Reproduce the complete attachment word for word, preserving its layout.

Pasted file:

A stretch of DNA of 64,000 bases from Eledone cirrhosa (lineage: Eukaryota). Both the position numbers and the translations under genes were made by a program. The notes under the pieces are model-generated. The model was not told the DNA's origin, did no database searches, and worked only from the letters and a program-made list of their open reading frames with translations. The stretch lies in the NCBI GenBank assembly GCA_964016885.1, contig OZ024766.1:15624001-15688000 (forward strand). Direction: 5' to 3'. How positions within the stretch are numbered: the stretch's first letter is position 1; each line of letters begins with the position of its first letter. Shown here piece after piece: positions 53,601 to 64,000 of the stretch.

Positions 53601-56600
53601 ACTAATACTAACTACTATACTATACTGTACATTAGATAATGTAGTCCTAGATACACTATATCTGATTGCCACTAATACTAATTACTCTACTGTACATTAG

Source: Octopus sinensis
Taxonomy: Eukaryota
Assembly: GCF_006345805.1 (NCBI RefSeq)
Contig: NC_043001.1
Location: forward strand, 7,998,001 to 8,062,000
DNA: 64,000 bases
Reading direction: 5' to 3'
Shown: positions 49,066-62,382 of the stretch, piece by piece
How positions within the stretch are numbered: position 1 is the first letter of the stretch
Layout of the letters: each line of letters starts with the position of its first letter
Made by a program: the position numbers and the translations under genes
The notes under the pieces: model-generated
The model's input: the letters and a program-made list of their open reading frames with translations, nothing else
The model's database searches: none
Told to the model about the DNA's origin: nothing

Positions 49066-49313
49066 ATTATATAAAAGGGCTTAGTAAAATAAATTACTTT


A stretch of DNA of 64,000 bases from Eledone cirrhosa (lineage: Eukaryota). Both the position numbers and the translations under genes were made by a program. The notes under the pieces are model-generated. The model was not told the DNA's origin, did no database searches, and worked only from the letters and a program-made list of their open reading frames with translations. The stretch lies in the NCBI GenBank assembly GCA_964016885.1, contig OZ024766.1:15624001-15688000 (forward strand). Direction: 5' to 3'. How positions within the stretch are numbered: the stretch's first letter is position 1; each line of letters begins with the position of its first letter. Shown here piece after piece: positions 53,601 to 64,000 of the stretch.

Positions 53601-56600
53601 ACTAATACTAACTACTATACTATACTGTACATTAGATAATGTAGTCCTAGATACACTATATCTGATTGCCACTAATACTAATTACTCTACTGTACATTAG

Source: Octopus sinensis
Taxonomy: Eukaryota
Assembly: GCF_006345805.1 (NCBI RefSeq)
Contig: NC_043001.1
Location: forward strand, 7,998,001 to 8,062,000
DNA: 64,000 bases
Reading direction: 5' to 3'
Shown: positions 49,066-62,382 of the stretch, piece by piece
How positions within the stretch are numbered: position 1 is the first letter of the stretch
Layout of the letters: each line of letters starts with the position of its first letter
Made by a program: the position numbers and the translations under genes
The notes under the pieces: model-generated
The model's input: the letters and a program-made list of their open reading frames with translations, nothing else
The model's database searches: none
Told to the model about the DNA's origin: nothing

Positions 49066-49313
49066 ATTATATAAAAGGGCTTAGTAAAATAAATTACTTT